Setting Up Anovos on Google Colab
Colab is an offer by Google Research that provides access to cloud-hosted Jupyter notebooks for collaborating on and sharing data science work.
Colab offers substantial compute resources even in its free tier and is integrated with Google Drive, making it an excellent place to explore libraries like Anovos without setting up anything on your local machine.
If you're not yet familiar with Google Colab, the following selection of introductory tutorials are an excellent starting point to familiarize yourself with this platform:
- LeanIn Women In Tech India: Google Colab — The Beginner’s Guide
- GeeksForGeeks: How to use Google Colab
- DataCamp: Google Colab Tutorial for Data Scientists
Step-by-step Instructions for Using Anovos on Google Colab
The following four steps will guide you through the entire setup of Anovos on Google Colab.
The instructions assume that you're starting out with a fresh, empty notebook environment.
Step 1: Installing Spark dependencies
Anovos builds on Apache Spark, which is not available by default in Google Colab. Hence, before we can start working Anovos, we need to install Spark and set up a Spark environment.
Since Spark is a Java application, we start out by installing the Java Development Kit:
Then, we can download Spark:
💡 In this tutorial, we use Java 8 and Spark 2.4.8. You can use more recent versions as well. See the list of currently supported versions to learn about available options.
Next, unzip the downloaded Spark archive to the current folder:
Now we'll let the Colab notebook know where Java and Spark can be found by setting the corresponding environment variables:
import os os.environ["JAVA_HOME"] = "/usr/lib/jvm/java-8-openjdk-amd64" os.environ["SPARK_HOME"] = "/content/spark-2.4.8-bin-hadoop2.7"
To access Spark through Python, we need the
pyspark library as well as the
💡 Make sure that the version of
pyspark matches the Spark versions you downloaded.
Step 2: Installing Anovos and its dependencies
Clone the Anovos GitHub repository to Google Colab:
💡 Using the
--branch flag allows you to select the desired release of Anovos.
If you omit the flag, you will get the latest development version of Anovos, which might not
be fully functional or exhibit unexpected behavior.
After cloning, let's enter the newly created Anovos directory:
As indicated by the output shown, Anovos was placed in the folder
which you can also access through the sidebar:
The next step is to build Anovos:
As the final step before we can start working with Anovos, we need to install the required Python dependencies:
Step 3: Configuring an Anovos workflow
Anovos workflows are configured through a YAML configuration file. To learn more, have a look at the exhaustive Configuring Workflows documentation.
But don't worry: We'll guide you through the necessary steps!
First, open the file viewer in the sidebar and download the
configs.yaml file from the
by right-clicking on the file and selecting Download:
After downloading the
configs.yaml file, you can now adapt the workflow it describes to your needs.
For example, you can define which columns from the input dataset are used in the workflow.
To try it yourself, find the
delete_column configuration in the
input_dataset block and add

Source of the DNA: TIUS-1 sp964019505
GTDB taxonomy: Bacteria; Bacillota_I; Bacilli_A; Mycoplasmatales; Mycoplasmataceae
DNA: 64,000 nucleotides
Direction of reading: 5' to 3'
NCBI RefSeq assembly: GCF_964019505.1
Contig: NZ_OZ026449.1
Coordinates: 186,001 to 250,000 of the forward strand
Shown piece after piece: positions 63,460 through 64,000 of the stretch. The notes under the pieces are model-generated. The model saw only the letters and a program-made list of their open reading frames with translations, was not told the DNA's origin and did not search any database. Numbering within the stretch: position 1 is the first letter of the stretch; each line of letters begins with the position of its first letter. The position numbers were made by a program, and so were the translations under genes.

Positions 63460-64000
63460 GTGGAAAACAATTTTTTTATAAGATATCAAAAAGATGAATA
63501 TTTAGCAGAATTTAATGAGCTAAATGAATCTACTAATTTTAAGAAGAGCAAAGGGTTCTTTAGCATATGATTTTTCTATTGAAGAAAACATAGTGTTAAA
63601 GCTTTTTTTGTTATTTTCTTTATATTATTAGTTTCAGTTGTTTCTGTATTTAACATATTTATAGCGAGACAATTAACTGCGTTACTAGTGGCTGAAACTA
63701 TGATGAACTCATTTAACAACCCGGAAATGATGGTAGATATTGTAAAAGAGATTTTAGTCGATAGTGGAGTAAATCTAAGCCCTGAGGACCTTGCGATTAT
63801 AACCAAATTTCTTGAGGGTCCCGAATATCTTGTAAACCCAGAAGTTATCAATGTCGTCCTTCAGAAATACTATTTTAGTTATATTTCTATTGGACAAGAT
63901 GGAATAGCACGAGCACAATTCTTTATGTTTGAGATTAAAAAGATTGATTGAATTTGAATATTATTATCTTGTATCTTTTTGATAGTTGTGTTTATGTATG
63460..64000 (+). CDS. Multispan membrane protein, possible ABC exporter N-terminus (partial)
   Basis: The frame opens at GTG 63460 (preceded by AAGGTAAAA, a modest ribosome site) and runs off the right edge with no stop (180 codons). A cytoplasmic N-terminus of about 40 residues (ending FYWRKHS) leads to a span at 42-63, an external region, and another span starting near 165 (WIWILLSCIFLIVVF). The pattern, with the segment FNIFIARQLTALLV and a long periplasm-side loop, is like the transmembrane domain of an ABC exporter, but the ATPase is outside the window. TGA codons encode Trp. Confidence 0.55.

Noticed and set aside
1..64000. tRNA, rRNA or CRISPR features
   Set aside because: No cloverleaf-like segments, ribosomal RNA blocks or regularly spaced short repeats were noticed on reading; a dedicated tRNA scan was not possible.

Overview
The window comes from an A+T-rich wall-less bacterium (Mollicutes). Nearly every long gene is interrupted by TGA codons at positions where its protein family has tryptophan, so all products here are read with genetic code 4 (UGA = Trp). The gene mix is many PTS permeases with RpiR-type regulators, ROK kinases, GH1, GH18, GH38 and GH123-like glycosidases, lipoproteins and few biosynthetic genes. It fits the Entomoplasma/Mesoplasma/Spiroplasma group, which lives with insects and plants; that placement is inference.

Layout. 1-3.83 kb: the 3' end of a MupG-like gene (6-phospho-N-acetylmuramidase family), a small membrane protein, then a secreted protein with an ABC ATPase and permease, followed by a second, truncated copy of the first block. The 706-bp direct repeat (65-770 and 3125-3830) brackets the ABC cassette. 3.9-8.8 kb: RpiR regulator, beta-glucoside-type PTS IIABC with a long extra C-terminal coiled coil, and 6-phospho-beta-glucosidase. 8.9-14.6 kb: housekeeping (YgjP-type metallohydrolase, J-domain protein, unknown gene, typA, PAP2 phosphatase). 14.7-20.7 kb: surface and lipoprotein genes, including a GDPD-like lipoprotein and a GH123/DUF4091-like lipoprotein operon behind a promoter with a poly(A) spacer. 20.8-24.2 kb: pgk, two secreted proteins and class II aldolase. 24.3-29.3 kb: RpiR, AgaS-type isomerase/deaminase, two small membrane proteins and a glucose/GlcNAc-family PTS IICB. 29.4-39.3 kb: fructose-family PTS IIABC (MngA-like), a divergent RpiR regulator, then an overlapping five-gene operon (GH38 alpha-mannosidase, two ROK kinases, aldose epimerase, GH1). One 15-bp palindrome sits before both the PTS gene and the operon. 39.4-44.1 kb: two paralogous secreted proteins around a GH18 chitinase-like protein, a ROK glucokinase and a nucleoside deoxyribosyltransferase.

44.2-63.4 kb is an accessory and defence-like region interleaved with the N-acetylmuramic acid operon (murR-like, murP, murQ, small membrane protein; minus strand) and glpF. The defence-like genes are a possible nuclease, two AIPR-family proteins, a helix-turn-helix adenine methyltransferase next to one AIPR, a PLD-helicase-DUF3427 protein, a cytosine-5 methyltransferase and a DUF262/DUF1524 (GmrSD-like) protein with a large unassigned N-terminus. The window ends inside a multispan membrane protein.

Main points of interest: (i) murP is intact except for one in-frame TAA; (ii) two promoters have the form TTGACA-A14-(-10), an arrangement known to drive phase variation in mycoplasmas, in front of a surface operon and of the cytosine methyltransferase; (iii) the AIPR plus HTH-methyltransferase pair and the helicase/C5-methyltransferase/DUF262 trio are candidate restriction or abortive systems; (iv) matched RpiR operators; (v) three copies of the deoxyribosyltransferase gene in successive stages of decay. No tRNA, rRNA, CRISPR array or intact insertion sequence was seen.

workclass to the list of columns to be deleted:
You can learn more about this and all other configuration options in the Configuring Workflows documentation. Each configuration block is associated with one of the various Anovos modules and functions.
Once you adapted the
configs.yaml file, you can upload it again by right-clicking on the
and selecting Upload:
Step 4: Trigger a workflow run
Once the workflow configuration has been uploaded, you can run your workflow.
Anovos workflows are triggered by executing the
spark-submit.sh file that you'll find in the
This script contains the configuration for the Spark executor.
To change the number of executors, the executor's memory, driver memory, and other parameters, you can edit this file.
For example, in case of a very large dataset of several GB in size,
you might want to allocate more memory to the Anovos workflow.
Let's go ahead and change the executor memory from the pre-defined
To make this or any other change, you need to download and upload the
spark-submit.sh file similarly
configs.yaml file as described in the previous section.
Once the adapted
spark-submit.sh has been uploaded, we can trigger the Anovos workflow run by
dist directory and running
nohup command together with the
& at the end of line ensures that the workflow is executed
in the background, allowing us to continue working in the Colab notebook.
To see what your workflow is doing, have a look at
run.txt, where all logs are collected:
Once the run completes, the reports generated by Anovos and all intermediate outputs are stored at the specified path.
The intermediate data and the report data are saved at the
master_path and the
as specified by the user inside the
By default, these are set to
report_stats and you should find all output files in this folder:
To view the HTML report, you'll have to download the
basic_report.html file to your local machine,
using the same steps you took to download the
In this tutorial, you've learned the basics of running Anovos workflows on Google Colab.
- To learn all about the different modules and functions of Anovos, have a look at the API documentation.
- The Configuring Workflows documentation contains a complete list of all possible configuration options.